3/10/06 9:58 am  
Blogger beepbeepitsme said...

RE simon:

The imagery of jesus half naked on an instrument of torture, may have potentially sexually erotic connotations for some people.

I hasten to add - not for me, but I am not the yardstick for human sexual predilections.

Parallels between BDSM and/or modern day "snuff movies" probably haven't gone unnoticed by at least some psychologists, psychiatrists and human behaviourists.

Saint Augustine (354-430 CE) wrote a book, "On the Good of Marriage", which was devoted to elucidating the function of, and in places praising, human unions (conjungio). He was not shy about describing things religious in quite erotic terms. For example, he portrays the Crucifixion like this: -

"Like a bridegroom Christ went forth from his chamber, he went out with a presage of his nuptials....He came to the marriage bed of the cross, and there, in mourning it, consummated his marriage,...he lovingly gave himself up to the torment in place of his bride, and he joined himself to the woman forever." - Quoted in Ackerman, A Natural History of Love, p.317.

3/10/06 10:46 am  
Anonymous ted said...

Sorry Beep, I used to be a builder's labourer and couldn't resist...:)

But Simon, I'm sorry but I'm going to have to correct you on "smoko" protocol, you almost blasphemed! You don't go for a smoko but rather you have smoko. So that should read "Oops gotta run...It's time for smoko!" It's what most of the rest of the world would call morning tea, or afternoon tea but we've managed to turn it into an institution, and a damn fine one it is too. If you'd have said that though, all of us in Aus reading this would have looked at the clock as soon as we read it. Well, almost everyone...:-)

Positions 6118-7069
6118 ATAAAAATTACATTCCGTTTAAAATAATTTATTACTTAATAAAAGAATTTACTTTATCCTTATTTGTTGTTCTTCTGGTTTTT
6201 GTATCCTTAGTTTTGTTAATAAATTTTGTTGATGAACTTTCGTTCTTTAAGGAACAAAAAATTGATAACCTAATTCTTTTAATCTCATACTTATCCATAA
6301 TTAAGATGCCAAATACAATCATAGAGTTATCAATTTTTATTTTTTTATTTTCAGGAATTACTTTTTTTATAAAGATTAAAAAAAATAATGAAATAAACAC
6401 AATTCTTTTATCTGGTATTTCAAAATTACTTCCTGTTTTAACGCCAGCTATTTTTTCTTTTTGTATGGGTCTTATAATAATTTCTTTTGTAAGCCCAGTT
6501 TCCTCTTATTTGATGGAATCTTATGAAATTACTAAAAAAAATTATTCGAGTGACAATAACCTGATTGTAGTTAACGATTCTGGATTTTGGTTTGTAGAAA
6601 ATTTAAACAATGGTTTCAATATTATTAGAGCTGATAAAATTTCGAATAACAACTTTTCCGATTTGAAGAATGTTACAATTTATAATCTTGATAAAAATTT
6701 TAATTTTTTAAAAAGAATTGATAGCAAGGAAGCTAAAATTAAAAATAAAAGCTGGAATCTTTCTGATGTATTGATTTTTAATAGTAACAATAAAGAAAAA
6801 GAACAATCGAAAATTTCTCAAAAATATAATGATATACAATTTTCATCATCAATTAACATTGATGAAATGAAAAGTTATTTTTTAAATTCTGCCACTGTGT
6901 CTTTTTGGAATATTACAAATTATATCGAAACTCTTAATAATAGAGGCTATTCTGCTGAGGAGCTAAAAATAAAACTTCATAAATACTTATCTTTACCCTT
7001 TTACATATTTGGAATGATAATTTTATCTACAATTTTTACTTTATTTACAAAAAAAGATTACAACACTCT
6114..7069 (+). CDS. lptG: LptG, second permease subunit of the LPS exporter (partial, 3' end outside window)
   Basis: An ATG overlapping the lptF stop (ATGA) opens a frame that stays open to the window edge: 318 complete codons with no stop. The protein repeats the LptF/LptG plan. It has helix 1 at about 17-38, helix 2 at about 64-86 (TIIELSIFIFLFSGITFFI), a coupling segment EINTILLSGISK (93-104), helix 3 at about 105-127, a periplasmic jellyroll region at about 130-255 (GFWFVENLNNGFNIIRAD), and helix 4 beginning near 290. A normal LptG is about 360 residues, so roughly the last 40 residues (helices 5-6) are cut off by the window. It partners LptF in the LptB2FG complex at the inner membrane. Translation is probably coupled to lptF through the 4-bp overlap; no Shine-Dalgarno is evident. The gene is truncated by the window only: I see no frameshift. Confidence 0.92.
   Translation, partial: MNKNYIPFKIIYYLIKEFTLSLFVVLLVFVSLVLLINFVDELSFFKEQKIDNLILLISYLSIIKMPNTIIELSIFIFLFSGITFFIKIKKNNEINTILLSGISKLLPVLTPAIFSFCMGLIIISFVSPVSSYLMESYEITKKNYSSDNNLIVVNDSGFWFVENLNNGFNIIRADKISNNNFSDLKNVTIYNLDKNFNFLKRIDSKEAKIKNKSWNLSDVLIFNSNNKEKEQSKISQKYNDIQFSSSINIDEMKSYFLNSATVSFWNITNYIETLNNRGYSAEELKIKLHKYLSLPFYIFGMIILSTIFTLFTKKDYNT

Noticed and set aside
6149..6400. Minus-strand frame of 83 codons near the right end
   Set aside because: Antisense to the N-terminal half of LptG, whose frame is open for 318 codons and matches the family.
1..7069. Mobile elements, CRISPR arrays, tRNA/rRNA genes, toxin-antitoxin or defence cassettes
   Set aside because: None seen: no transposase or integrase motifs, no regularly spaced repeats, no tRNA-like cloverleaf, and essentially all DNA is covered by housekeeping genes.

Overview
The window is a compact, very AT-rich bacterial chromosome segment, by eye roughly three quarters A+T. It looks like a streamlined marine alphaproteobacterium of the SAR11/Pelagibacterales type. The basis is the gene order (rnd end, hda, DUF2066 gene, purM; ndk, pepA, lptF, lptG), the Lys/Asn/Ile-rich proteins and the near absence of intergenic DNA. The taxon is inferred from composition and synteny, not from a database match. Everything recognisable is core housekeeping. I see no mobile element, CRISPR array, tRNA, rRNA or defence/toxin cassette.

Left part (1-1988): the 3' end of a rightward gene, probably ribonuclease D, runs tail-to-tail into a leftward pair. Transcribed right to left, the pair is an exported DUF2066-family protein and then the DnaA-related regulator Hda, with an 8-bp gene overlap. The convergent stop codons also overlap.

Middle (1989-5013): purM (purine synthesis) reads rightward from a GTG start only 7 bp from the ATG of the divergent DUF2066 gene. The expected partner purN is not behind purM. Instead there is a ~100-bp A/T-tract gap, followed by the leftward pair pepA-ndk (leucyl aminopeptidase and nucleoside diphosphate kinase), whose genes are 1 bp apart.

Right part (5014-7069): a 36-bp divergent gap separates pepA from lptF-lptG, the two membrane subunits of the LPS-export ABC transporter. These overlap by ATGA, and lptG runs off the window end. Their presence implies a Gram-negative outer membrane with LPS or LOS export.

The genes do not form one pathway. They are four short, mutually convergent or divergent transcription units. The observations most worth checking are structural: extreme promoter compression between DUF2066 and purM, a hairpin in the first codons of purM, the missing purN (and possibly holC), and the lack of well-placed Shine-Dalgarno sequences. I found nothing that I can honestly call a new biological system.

3/10/06 5:41 pm  
Blogger beepbeepitsme said...

RE ted: Yeah, when "smoko" literally meant a smoke and a cup of tea or coffee, but more often than not, tea.

Another australian institution which has gone down the gurgler as the demands for a longer working week have been imposed upon the masses. ;)

3/10/06 9:11 pm  
Anonymous ted said...

Yep. It was always tea in our sheds....

Sad but true Beep, more's the pity.

(Sorry to digress your post...)

3/10/06 9:41 pm  
Anonymous Anonymous said...

Hi Ted...thanks for correcting me...oops...that might have been embarrassing. I can see myself trying to impress my friends with my vast reservoir of worldly knowledge only to be taken down a peg."No you idiot that's not a smoke break it's a tea break!!!!
Oh well I like the expression even more now. Just like the more I learn about Australians the more I like them too...

4/10/06 12:29 pm  
Anonymous ted said...

Here yas go, I couldn't help myself...

Sacred Institution

4/10/06 2:30 pm  
Anonymous ted said...

No worries Simon, it was the least I could do...:)

And you inspired me, so thanks for that...:-)

4/10/06 3:48 pm  
Blogger Virtuous said...

Can I find the answers here?
What is morality?
Is it a measure of good or bad?
If so, Who decides what is good or bad?
Religion?
Is morality genetic or does one learn it?
......Need to know....

5/10/06 11:40 pm  
Blogger beepbeepitsme said...